Machu Picchu!

Trip Start Aug 17, 2013
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Flag of Peru  , Sacred Valley,
Wednesday, November 27, 2013

Today is the day! We were up at 5:15 to catch our taxi to Poroy train station to board our Peru rail train to Machu Picchu. We got to the station at about 6am and were greeted by stunning views of the snow capped Andes. The train was a 3 and a half hour journey through perfect mountains and really lush jungle to the town of Machu Picchu called aguas calientes (hot waters, as they have hot springs there). There was an option for us to do a 3 day jungle trek or catch the train and due to the fact that I fly to Canada in under a week, it was by far the most practical option.

The train itself was really nice. We got given a nice breakfast and had plenty of time to soak in the scenery. Being on the way to Machu Picchu there are lots of inca ruins on the way that are visible from the train. A bit of a teaser before the main event I guess. The ruins them selves are amazing and even looking at them makes you wonder how these things got built 500 years ago with no technology. The train made one stop in a town called Ollantaytambo which is famous for being the place where the inca trail starts. Our stop was to let the serious hikers off the train and then we continued for about another hour and a half until we got to aguas calientes.

The town is in a massive valley at about 2300masl surrounded by huge mountains (Machu Picchu mountain, and Huayana Picchu included). Once off the train  the only way to get to the town is through a stunning artisan market. We went zooming past the dozens of vendors  in this huge souvenir market which are obviously taking full advantage of their proximity to Machu Picchu.  Good thing we rushed through the market because when we  made it to the bus station to get the bus from aguas calientes to the entrance to Macau Picchu we got caught in a line behind about 150 people... However despite the alarming number of people in front of us the   line was moving extremely fast ...barely even waited 10 minutes. We gave them our tickets, boarded the bus, and climbed to the entrance. The road is deceiving. There are so many other inca ruins on the road up I swore I saw Machu Picchu 3 times before the real one actually came into view.

We got to the entrance, showed our tickets, then I got a stamp in my passport. We had already purchased tickets to climb Machu Picchu mountain which is one of the two you can easily scale. If you imagine the standard photo of Machu Picchu that everyone has seen, Machu Picchu mountain is directly behind where you would stand to take that photo. It takes 3 hours compared to Huayana Picchu's 1.5 but there is more availability (only about 200 spots for Huayana Picchu per day). We talked to some people on the way up who said the summit was super cloudy so we got about 3/4 of the way up to a beautiful lookout of the valley and of course Machu Picchu before we turned around.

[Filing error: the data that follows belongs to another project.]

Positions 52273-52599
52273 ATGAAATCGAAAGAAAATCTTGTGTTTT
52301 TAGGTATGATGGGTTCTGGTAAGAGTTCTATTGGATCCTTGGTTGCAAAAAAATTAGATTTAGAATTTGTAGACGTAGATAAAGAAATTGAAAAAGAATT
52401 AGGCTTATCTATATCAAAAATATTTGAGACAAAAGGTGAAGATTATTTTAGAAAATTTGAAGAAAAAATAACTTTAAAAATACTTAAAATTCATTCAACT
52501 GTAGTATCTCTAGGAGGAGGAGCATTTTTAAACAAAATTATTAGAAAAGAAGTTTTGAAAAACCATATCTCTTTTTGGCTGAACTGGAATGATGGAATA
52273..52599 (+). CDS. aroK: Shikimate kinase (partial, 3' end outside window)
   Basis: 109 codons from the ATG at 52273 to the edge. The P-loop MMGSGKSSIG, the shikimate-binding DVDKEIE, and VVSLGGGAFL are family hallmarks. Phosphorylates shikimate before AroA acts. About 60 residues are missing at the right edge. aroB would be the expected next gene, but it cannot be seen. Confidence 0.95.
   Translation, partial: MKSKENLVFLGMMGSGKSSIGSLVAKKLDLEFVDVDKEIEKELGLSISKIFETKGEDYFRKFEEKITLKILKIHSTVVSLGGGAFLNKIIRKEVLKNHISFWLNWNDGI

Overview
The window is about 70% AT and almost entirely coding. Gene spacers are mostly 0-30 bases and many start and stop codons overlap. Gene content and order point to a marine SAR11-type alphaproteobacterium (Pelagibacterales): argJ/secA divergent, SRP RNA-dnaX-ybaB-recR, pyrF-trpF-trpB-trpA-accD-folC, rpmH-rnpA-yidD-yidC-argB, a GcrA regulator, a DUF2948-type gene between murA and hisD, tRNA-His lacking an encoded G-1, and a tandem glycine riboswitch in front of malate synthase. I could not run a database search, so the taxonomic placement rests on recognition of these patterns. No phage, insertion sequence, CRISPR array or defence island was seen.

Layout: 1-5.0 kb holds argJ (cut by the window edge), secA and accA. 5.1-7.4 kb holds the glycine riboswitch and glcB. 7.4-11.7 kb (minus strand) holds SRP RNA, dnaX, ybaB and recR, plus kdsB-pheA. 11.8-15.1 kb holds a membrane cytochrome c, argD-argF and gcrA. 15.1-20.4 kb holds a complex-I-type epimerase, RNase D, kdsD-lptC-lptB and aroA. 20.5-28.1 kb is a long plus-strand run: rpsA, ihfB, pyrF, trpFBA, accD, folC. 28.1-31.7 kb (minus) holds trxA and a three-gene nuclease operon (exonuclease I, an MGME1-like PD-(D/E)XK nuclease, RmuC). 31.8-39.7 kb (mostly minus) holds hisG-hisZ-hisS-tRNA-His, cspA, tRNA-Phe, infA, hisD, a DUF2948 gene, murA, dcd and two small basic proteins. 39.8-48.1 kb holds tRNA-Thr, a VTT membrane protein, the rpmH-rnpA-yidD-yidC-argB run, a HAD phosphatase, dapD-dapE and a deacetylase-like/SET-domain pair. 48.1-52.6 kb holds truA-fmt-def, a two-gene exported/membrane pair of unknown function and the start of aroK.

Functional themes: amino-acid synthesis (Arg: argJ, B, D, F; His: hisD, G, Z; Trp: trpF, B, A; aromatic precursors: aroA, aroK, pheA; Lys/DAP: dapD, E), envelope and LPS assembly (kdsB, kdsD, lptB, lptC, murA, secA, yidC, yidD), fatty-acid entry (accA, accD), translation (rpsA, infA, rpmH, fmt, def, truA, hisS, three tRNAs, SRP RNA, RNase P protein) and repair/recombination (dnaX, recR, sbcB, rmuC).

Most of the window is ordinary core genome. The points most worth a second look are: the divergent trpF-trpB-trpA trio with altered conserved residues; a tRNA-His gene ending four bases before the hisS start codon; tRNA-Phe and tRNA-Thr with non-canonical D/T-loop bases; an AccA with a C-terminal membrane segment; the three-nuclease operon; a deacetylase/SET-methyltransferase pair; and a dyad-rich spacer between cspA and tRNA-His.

We started walking around the city and saw a sign for the inks bridge which I had never heard of. We saw the sign in book and most people had taken 40 Minutes for the return trip, but we had limited time so we had to move quickly. It took us 10 minutes to arrive and the bridge was well worth the short hike. The photos don't do this place justice; how they built this is beyond me. It is literally on the side of a cliff. One slip, you die. No questions. We took some photos then moved back to the main city and walked around.

The construction of Machu Picchu itself is an engineering marvel. It is easy to see why this is a wonder of the world (the second for me on my bucket list quest to visit all 7 (8 if you include the pyramids)). How the incas lugged those rocks up a cliff or where ever they got them from, I dunno but the construction is bomb proof. While we walked around we were met by some alpacas who hang out on the cliffs and eat the grass and took some photos. We walked through the temples there but without a guide or much research they were just a cool bunch of rocks. Please, if you go (and you must), do some research first( It will make the trip far more valuable.

After 5 hours inside it was time to go back to aguas calientes. We were running a little late for our return train so we moved though the town pretty quick but Jenny still had time to buy me a souvenir bottle opener. We got back on the train and were nearly falling asleep but as we had a night bus to puno, we kept ourselves awake. The return train dropped us at Ollantaytambo and not poroy which was inconvenient as it was so far from cusco. Luckily for us, Cruz del sur came to the rescue once again and took us back for 1/10th of the cost of a taxi. The bus ride was one of the most beautiful I've been on with uninterrupted views of about 6 Snow capped mountains.

After 2 hours we arrived back to the hostel in Cusco and said bye to the friends we had made in the last few weeks and made our way to the bus station for our overnight bus to puno. The bus was full cama (bed) as organized with our tour, so we got straight on and went straight to bed.
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